"Might" Does Not Render a Prior Knowledge Exclusion Ambiguous
The United States Court of Appeals for the Ninth Circuit has held that the term "might" in a prior knowledge exclusion in a lawyer's professional liability policy does not make the exclusion ambiguous and that any reasonable lawyer whose errors led to the dismissal of a client's lawsuit with prejudice and sanctions by the court would recognize that his actions "might" be the basis of a claim. Westport Ins. Corp. v. Markham Group, Inc., 2010 WL 4643018 (9th Cir. Nov. 17, 2010).
The policy excluded coverage for claims arising out of "any act, error, omission, circumstance or personal injury occurring prior to the effective date of this policy if any insured at the effective date knew or could have reasonable foreseen that such act, error, omission, circumstance or personal injury might be the basis of a claim." Eleven months prior to the policy's inception, the insured committed errors that caused a wrongful death suit to be dismissed with prejudice, and the trial court awarded Rule 11 sanctions against the insured. The insured appealed the decision, but, during the policy period, the appellate court affirmed the lower court's decision. Thereafter, the insured notified the insurer of potential malpractice claim.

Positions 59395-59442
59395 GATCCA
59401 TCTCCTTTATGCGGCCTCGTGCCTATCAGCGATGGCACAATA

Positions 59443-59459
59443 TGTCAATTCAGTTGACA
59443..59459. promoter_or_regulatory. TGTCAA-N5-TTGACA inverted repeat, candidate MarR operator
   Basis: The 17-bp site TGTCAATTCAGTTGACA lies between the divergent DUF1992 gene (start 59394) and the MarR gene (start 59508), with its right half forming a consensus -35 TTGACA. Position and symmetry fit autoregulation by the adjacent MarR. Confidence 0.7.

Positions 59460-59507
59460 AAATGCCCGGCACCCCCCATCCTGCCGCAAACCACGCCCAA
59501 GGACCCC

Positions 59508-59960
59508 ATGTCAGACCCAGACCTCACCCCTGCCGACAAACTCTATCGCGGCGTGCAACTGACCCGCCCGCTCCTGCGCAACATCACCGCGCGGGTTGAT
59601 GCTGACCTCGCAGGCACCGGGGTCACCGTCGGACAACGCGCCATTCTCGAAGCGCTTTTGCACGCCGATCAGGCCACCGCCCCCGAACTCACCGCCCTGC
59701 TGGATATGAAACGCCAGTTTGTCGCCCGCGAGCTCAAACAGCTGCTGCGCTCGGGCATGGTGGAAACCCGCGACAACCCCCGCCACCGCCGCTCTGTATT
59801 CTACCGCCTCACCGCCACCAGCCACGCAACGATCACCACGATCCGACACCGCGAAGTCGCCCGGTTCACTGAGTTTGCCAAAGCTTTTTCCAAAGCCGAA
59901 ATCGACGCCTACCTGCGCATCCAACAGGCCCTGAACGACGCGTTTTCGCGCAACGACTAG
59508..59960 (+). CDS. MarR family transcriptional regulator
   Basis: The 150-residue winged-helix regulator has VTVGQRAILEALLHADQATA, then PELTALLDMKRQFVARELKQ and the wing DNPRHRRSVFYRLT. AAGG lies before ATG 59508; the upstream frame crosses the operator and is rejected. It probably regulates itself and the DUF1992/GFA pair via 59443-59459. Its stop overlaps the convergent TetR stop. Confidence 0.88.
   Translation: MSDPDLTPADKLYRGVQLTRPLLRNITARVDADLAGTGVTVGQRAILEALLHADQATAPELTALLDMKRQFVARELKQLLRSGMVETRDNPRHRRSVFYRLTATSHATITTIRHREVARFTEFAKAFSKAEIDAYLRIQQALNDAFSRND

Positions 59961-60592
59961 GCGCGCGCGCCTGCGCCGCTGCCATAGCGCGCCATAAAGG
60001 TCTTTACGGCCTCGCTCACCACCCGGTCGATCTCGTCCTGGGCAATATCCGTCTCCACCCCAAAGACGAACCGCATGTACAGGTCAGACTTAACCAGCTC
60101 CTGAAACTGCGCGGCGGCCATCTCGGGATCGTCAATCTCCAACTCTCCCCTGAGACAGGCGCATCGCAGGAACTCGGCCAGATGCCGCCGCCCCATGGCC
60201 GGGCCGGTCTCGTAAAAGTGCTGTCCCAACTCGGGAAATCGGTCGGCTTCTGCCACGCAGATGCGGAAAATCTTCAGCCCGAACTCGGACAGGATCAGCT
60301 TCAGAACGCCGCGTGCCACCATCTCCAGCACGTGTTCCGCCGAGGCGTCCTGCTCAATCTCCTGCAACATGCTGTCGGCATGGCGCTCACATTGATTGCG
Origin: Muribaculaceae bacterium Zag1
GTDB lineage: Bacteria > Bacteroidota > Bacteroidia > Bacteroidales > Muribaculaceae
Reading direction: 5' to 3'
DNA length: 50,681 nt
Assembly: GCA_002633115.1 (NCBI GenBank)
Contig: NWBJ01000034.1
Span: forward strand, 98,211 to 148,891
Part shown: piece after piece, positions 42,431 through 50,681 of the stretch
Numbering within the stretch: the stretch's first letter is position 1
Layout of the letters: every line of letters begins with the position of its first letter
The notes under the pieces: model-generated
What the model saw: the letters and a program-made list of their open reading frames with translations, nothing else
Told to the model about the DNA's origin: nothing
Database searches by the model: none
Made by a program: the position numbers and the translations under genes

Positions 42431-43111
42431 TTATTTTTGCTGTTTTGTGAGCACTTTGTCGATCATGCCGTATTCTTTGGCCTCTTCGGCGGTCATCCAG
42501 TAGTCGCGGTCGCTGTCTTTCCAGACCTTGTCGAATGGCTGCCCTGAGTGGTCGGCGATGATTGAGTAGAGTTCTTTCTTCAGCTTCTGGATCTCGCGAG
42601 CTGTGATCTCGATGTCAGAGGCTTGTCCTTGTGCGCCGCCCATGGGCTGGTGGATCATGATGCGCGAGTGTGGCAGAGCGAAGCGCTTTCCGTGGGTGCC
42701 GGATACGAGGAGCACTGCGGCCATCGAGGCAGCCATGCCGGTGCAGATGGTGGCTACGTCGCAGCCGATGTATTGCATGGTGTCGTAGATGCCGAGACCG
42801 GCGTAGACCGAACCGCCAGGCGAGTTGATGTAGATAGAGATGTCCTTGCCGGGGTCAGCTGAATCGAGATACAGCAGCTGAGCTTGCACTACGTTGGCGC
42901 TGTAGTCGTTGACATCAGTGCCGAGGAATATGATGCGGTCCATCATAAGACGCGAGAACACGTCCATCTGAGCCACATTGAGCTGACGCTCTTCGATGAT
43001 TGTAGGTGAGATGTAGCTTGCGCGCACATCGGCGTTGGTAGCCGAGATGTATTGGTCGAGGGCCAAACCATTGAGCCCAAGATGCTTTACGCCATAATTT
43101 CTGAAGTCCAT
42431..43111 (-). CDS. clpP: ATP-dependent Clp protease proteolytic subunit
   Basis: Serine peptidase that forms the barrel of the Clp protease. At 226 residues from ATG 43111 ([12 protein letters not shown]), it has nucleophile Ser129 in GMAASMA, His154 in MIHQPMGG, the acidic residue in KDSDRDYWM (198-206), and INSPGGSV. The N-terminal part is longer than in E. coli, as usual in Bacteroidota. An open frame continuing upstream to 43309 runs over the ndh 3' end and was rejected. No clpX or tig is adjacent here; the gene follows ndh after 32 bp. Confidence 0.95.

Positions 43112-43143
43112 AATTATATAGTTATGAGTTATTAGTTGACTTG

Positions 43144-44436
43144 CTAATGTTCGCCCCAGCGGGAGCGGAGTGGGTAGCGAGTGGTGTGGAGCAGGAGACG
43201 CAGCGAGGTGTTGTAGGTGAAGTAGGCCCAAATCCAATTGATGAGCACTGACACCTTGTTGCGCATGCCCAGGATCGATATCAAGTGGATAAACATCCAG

The insurer filed a declaratory judgment action. The trial court granted the insured's motion for summary judgment, finding that use of the term "might" rendered the prior knowledge exclusion ambiguous and that the exclusion reasonably could be interpreted to apply only when there were no longer any meaningful avenues open for curing the adverse ruling. The Ninth Circuit reversed the trial court's decision, finding that the prior knowledge exclusion was not ambiguous and that any reasonable insured would have recognized that his errors, which led to a client's case being dismissed with prejudice and court sanctions for filing a baseless claim without proper investigation, "might" result in a claim notwithstanding the possibility of a successful appeal. Furthermore, the court rejected the insured's argument that the claim was covered under a prior policy notwithstanding the lack of notice because, under Washington law, the notice-prejudice rule does not apply to claims-made policies.